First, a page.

The Editor will uphold all publishing ethics issues listed below.
5. Publishing ethics issues:
Corrections and Retractions
CJHP supports the Committee on Publication Ethics (COPE) guidelines for correction and retraction: http://publicationethics.org/files/retraction%20guidelines.pdf Original articles can be corrected for minor errors and re-uploaded onto the journal’s website. Articles with larger issues of concern that were discussed earlier (e.g., potential fraudulence, etc.) may lead to the retraction of the article from the journal’s database, along with a retraction notice.
Monitoring/safeguarding Publishing Ethics
The Editor and the Editorial Board will follow legal requirements regarding libel, copyright infringement, and plagiarism.
Editorial decisions regarding manuscripts are based solely upon the criteria of intellectual quality, scientific merit, and suitability for the CJHP readership, not financial gain, political gain, or any other obligations. As described earlier, the Editor will not make decisions regarding manuscripts where a potential conflict of interest may exist. Rather, a Monitoring Editor with no stated conflicts of interests to the work being reviewed, will make such decisions.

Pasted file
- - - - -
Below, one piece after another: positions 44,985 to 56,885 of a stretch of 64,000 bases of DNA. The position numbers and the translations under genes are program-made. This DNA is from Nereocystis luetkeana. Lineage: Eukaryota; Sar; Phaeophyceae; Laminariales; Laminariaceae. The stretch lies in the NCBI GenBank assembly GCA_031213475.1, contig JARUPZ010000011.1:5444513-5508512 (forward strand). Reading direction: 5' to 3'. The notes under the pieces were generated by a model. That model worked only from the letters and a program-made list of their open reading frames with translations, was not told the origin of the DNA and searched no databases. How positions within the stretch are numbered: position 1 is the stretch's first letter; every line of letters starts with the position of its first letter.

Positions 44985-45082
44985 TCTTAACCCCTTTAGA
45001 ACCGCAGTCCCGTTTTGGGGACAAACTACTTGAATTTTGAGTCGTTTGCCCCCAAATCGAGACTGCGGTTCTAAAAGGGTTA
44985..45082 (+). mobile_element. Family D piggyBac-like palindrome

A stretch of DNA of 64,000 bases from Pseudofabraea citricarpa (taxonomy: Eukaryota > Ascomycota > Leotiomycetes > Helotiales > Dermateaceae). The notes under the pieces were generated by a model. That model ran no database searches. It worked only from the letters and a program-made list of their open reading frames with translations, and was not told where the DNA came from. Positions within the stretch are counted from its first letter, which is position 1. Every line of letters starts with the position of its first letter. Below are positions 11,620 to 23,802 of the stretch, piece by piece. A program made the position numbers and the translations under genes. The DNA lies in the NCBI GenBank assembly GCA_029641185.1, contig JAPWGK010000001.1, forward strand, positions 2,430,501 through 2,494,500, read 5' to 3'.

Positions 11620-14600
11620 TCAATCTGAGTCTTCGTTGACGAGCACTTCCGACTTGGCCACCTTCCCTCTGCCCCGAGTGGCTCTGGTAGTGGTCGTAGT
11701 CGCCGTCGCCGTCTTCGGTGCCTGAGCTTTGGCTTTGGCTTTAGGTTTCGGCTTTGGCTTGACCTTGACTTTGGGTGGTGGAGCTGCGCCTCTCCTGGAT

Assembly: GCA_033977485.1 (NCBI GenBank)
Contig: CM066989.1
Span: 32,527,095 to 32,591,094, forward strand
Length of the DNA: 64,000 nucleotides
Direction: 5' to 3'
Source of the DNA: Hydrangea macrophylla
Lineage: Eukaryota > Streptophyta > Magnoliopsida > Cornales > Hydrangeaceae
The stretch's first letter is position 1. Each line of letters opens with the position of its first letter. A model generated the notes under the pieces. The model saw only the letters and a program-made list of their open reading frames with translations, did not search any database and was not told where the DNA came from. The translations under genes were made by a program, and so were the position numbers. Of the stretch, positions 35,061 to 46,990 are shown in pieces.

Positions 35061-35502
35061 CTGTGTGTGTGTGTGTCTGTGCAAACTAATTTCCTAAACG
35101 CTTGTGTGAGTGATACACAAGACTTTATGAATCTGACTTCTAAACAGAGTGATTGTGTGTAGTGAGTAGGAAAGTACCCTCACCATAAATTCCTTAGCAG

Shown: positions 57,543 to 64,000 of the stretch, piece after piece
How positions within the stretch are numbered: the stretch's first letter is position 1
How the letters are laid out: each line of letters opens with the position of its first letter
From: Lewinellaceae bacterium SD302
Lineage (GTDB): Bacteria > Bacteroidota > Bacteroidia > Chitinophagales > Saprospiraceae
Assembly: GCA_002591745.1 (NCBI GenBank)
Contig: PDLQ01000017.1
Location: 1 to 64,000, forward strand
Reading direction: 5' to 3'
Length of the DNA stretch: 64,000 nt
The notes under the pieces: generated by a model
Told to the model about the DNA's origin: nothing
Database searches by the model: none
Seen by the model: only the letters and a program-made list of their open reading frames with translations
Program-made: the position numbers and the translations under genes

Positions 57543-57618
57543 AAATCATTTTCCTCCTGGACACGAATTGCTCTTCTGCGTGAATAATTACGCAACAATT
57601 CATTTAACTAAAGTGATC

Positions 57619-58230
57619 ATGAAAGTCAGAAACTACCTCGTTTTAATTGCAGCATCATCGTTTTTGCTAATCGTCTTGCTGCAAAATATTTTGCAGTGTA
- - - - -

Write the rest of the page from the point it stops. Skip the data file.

If you have any questions related to the CJHP publication ethics and malpractice statement, please contact Michele Mouttapa at [email protected].